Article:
With deadpan brilliance, Decline II intercuts interviews with ambitious poodlehead musicians (such as the guy who guarantees success for his own flashy ensemble, Wet Cherri), groupies (like two fleshy sexpots in captain’s hats and wraparound shades who assure us, “All women are bisexual!”), club owners (Riki Rachtman and Bill Gazzarri make indelible impressions) and big-ticket superstars both on the rise (Poison, Vixen) and deeply entrenched (Ozzy, Kiss, Lemmy, Alice, Aerosmith).

Decline II also showcases live performances from Faster Pussycat and a series of also-rans (London, Seduce, Odin) leading up to a ferocious final send-off from Megadeth.

The one scene for which Decline II is forever remembered, though, is a tragically uncomfortable interview with W.A.S.P. guitarist Chris Holmes while he bobs on a float in a backyard pool, insanely intoxicated. Slurring through descriptions of himself as hopeless, worthless, and alcoholic, Holmes caps the moment by dumping the contents of a vodka bottle over his head. Meanwhile, sitting a few feet away and looking understandably distressed, is Chris Holmes’s long-suffering mom. Fortunately he survived and is still around making more embarrassingly bad videos.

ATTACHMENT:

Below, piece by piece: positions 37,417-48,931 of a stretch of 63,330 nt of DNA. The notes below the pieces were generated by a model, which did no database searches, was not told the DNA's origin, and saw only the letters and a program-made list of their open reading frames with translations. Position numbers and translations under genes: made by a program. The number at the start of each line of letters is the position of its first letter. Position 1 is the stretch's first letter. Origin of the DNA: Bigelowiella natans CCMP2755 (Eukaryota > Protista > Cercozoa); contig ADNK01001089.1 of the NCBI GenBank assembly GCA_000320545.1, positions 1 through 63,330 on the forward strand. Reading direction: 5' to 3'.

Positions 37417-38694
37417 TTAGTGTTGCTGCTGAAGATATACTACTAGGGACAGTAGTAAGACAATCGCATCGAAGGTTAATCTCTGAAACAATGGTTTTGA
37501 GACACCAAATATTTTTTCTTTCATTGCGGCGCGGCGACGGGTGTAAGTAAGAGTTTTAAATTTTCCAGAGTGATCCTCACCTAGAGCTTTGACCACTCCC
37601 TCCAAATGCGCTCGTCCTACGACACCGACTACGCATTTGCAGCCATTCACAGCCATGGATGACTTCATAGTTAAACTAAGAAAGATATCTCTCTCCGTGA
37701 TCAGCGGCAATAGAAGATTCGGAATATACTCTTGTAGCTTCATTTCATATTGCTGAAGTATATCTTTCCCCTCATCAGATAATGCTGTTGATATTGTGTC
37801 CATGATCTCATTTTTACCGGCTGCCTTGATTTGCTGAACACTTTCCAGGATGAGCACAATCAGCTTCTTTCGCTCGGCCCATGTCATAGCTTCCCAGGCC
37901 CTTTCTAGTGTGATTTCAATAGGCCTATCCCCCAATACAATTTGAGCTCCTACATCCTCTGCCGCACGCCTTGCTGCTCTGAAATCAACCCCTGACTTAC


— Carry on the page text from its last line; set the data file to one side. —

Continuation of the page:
Metallica: Some Kind of Monster (2003)

Watch: Metallica: Some Kind of Monster trailer

Metallica has not come by the title “the band most hated by its own fans” easily. Serious rumblings began in 1991 when the group transformed from hardcore thrash to commercial alt-metal with Metallica aka “The Black Album.” Then they cut their hair and delved deeper into mainstream rock with Load and Re-Load. That was followed by ugliness around fans downloading Metallica’s music via Napster.

Finally, Metallica inflamed even their staunchest defenders with the documentary Metallica: Some Kind of Monster, a simultaneously infuriating and mesmerizing chronicle of the recording of the group’s single most despised album, St. Anger.

The group brings in a Cosby-sweater-adorned “life coach” to talk them through their differences. Guitarist James Hetfield claims his addiction recovery enables him to work only scant and ludicrously specific hours. Drummer Lars Ulrich gloats over selling his multimillion-dollar modern art collection. Megadeth mastermind and original Metallica guitarist Dave Mustaine sits down to discuss how the band brutally fired him in the early ’80s.